Faculty Advisor

Kinsel, Mary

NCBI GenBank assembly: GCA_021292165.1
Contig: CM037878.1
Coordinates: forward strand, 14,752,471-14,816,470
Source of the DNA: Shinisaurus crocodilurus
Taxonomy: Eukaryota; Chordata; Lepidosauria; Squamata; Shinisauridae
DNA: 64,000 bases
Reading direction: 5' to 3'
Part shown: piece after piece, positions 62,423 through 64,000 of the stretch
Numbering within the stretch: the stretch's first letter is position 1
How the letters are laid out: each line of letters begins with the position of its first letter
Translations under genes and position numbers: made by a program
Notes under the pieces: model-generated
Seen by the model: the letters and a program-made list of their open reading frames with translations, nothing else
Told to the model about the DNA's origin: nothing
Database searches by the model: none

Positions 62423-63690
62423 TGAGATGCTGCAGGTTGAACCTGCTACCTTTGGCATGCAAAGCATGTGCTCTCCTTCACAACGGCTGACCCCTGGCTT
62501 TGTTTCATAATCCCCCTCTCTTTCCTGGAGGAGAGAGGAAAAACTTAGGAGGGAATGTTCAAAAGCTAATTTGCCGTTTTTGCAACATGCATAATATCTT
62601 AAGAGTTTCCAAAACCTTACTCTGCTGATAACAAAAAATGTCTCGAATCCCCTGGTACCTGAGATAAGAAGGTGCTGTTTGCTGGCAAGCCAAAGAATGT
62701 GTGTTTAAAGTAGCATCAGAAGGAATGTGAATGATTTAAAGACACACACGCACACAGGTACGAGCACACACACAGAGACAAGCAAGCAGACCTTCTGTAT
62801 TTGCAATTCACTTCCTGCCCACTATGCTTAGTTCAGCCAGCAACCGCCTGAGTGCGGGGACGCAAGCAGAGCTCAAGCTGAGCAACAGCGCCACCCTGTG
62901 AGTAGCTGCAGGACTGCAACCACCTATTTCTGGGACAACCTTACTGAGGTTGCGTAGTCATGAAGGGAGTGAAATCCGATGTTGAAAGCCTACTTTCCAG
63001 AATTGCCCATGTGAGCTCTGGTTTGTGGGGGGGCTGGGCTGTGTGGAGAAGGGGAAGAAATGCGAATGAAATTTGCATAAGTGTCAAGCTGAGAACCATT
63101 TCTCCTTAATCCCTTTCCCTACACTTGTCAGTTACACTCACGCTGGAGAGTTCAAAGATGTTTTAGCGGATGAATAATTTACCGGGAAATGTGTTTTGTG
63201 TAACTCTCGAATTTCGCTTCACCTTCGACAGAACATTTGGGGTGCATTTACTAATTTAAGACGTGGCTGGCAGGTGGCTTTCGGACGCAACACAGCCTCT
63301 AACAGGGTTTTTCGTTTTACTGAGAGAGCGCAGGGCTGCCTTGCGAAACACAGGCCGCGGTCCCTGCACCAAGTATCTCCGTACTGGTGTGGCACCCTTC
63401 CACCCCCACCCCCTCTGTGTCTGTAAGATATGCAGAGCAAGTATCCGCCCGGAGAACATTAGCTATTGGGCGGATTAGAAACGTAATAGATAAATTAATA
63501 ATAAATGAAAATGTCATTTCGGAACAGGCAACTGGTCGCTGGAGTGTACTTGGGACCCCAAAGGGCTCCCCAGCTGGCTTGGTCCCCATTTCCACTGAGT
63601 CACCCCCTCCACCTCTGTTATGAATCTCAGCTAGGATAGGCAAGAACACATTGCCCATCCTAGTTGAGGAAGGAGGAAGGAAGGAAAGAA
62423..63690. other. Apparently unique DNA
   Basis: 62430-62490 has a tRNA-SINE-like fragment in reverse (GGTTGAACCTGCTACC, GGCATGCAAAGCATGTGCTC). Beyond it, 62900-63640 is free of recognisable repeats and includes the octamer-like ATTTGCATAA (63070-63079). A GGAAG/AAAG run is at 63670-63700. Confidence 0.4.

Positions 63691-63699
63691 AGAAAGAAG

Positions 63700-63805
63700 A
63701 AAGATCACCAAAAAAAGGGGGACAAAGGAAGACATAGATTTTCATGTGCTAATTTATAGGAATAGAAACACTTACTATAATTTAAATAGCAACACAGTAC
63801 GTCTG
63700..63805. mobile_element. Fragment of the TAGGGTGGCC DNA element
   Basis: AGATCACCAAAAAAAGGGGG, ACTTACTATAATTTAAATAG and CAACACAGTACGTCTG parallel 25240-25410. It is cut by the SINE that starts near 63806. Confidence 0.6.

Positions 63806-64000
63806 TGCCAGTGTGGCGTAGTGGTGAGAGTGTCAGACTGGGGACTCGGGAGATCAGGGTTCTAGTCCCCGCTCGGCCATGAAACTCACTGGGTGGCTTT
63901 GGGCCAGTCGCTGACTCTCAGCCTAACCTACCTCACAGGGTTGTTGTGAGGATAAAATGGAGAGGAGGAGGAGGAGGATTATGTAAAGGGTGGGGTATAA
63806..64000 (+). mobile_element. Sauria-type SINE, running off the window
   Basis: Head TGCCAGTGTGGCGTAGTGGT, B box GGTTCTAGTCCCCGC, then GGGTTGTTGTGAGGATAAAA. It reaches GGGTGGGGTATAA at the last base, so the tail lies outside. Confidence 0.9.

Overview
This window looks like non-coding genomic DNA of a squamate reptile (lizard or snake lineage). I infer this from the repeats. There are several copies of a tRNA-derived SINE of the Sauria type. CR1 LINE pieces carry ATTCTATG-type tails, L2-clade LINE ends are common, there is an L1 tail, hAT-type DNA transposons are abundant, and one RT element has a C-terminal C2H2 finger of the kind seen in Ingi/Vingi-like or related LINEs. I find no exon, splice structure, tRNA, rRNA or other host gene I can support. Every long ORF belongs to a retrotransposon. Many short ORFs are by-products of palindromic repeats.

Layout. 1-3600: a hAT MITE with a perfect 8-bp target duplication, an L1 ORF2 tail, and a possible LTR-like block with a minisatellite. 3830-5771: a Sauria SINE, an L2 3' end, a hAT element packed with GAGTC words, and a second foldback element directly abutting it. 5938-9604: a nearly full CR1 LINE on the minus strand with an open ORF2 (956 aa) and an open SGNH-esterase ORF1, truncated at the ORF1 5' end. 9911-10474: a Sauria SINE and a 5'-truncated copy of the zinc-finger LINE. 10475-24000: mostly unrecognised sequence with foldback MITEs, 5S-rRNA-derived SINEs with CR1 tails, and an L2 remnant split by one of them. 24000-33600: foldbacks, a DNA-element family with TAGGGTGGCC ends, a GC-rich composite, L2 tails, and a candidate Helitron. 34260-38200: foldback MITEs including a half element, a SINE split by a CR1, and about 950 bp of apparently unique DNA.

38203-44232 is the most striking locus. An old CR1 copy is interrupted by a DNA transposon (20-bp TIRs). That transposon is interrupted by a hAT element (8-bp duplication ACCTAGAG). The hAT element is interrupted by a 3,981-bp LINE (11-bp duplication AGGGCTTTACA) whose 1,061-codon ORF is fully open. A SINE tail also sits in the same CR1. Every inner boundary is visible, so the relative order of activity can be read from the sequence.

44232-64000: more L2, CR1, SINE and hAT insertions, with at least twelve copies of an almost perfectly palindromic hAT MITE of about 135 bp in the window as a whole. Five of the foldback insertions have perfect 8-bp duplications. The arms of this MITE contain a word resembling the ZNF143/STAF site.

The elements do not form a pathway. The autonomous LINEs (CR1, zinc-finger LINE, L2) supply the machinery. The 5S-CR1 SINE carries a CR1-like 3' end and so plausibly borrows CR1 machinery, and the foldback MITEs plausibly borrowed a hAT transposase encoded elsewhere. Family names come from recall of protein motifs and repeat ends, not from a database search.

Coffee is one of the most popular drinks around the world and as such is a very active area of research. This research used HS-SPME - GCMS and HPLC to correlate volatile and nonvolatile coffee components with flavor profiles generated by professional coffee tasters. Coffee was also tasted and ranked by amateur volunteers culled from SIU students and faculty population. Results indicated the professionally established overall coffee scores correlated with coffee cost per ounce, and there were differences between professional and amateur tasters. Professional tasters were trained to recognize subtle differences in flavor attributes such as fruity, floral, and sweet, while amateur tasters were strongly influenced by factors affecting acidity and bitterness. Correlations were observed between the volatile compounds 2,5-dimethylpyrazine, 5-methyl-2-furaldehyde, 2-furanmethanol acetate, guaiacol, 4-ethylguaiacol, p-cyanobenzaldehyde, a cinnamaldehyde derivative, and a 2-methylphenol derivative and several flavor notes including sweet, acidity and bitter rating. The nonvolatile compounds nicotinic acid, trigonelline, chlorogenic acid, and caffeine also exhibited correlations sweet, caramel, and bitter ratings. Future research on this topic should include stable isotope ratio mass spectrometry to determine the proper geographic origins of the coffees from Kroger, Seattle’s Best, Starbucks, and Folgers. This will allow for a comparison across geographic locations. Principle component analysis can also be explored evaluate if groups of two or more volatile and nonvolatile compounds work together synergistically to affect the coffees’ distinct tasting notes.